The creation of Deloitte Conduit Law LLP shows how fast things can change. It started when Deloitte purchased ATD Legal Services, a legal process outsourcing company that focused on tedious tasks law firms weren’t interested in doing. Its founder, Shelby Austin, was then brought in to Deloitte and given an innovation green light leading to the Deloitte and Conduit announcement. Conduit, along with Cognition LLP, (which has now split into two companies: Axiom Cognition and Caravel Law) were in the delivery of legal expertise to businesses on demand. Now they have both upsized, creating the potential benefits of economies of scale and expanded access to potential clients.

The move of the Big Four multinational accounting firms into legal services that was rebuffed more than a decade ago, now seems almost inexorable. What are the implications for traditional law firms? Potentially profound, with the Big Four having ready access to serve clients in different jurisdictions with multiple services.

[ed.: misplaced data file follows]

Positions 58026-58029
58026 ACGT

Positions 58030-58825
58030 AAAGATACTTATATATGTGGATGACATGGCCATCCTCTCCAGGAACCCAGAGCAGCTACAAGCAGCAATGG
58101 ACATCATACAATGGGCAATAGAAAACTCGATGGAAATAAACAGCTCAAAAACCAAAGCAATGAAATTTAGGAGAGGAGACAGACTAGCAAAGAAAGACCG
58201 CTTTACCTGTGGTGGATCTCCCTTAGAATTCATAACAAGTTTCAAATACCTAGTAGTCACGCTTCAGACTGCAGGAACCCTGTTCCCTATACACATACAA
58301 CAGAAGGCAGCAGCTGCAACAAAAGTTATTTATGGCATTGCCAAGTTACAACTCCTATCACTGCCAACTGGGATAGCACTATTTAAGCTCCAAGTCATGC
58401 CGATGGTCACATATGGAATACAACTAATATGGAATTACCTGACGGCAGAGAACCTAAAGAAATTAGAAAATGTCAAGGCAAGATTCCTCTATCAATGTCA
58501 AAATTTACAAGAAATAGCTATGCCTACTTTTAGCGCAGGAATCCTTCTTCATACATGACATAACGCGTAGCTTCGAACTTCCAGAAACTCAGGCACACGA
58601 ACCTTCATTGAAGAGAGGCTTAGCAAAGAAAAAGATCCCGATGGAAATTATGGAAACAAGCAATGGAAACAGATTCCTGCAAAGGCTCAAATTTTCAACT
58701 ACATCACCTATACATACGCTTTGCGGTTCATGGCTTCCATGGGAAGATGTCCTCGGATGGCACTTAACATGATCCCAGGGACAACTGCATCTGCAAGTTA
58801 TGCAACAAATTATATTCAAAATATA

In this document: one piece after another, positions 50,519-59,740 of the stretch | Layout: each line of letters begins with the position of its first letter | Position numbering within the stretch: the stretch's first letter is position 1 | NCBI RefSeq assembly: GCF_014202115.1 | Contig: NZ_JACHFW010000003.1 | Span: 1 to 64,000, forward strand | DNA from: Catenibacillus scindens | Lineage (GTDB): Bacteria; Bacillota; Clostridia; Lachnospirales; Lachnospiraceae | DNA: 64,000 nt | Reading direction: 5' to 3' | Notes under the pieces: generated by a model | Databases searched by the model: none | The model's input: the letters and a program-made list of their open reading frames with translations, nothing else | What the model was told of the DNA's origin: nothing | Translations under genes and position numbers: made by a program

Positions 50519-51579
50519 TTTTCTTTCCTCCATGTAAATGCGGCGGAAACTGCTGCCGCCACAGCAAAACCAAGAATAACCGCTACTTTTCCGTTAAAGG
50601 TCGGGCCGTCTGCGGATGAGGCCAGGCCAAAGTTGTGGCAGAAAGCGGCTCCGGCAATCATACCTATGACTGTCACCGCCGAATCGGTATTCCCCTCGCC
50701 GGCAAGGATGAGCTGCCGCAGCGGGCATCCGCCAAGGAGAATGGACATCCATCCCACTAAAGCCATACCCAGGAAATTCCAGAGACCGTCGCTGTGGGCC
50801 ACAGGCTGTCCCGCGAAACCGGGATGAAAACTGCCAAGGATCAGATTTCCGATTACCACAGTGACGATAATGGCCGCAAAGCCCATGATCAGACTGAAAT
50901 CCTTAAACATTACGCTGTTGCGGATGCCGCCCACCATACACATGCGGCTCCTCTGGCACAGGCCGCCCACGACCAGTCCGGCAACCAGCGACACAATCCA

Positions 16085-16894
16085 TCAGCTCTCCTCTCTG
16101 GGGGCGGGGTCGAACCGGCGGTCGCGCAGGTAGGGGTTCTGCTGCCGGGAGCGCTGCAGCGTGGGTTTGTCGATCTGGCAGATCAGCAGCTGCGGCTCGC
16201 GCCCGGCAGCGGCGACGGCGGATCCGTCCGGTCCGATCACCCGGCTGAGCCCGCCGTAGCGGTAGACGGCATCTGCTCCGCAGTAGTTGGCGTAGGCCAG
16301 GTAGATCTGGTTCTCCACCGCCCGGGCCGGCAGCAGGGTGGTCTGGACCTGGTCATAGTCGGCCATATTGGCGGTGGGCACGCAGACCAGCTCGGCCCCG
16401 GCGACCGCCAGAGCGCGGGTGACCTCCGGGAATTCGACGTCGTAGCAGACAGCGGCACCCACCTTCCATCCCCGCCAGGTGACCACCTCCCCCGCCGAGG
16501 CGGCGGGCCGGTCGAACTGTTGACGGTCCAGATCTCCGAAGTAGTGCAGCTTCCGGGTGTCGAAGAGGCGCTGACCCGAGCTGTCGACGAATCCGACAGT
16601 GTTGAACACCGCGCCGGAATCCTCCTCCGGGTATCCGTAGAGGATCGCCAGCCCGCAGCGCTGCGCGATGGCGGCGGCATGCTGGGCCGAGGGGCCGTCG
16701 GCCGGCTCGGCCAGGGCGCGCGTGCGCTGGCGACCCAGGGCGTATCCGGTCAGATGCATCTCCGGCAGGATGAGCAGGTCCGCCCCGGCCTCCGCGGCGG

Artificial intelligence and machine learning are the rage. Ross Intelligence, an AI IBM Watson progeny, recently signed on with major U.S. firms. Neota Logic, a company focused on automation, has partnered with a number of private and public organizations to help build powerful applications and provide innovative solutions for their businesses. The debate seems to be “will they replace lawyers?” The very smart people who debated or ignored Steve Jobs’ foray into a 3-in-1 device are now observers in the field. If lawyers ignore AI, they will be replaced. The real questions should be: what can it do, will consumers benefit, and, if so, how can I be the first to lead the change?

Big data, open data, analytics and blockchain were never part of law school, but they are about to become part of our vocabulary. Technology has been/is being developed for so many creative uses. Some is internal, some client facing, and some revolutionizes the service and its delivery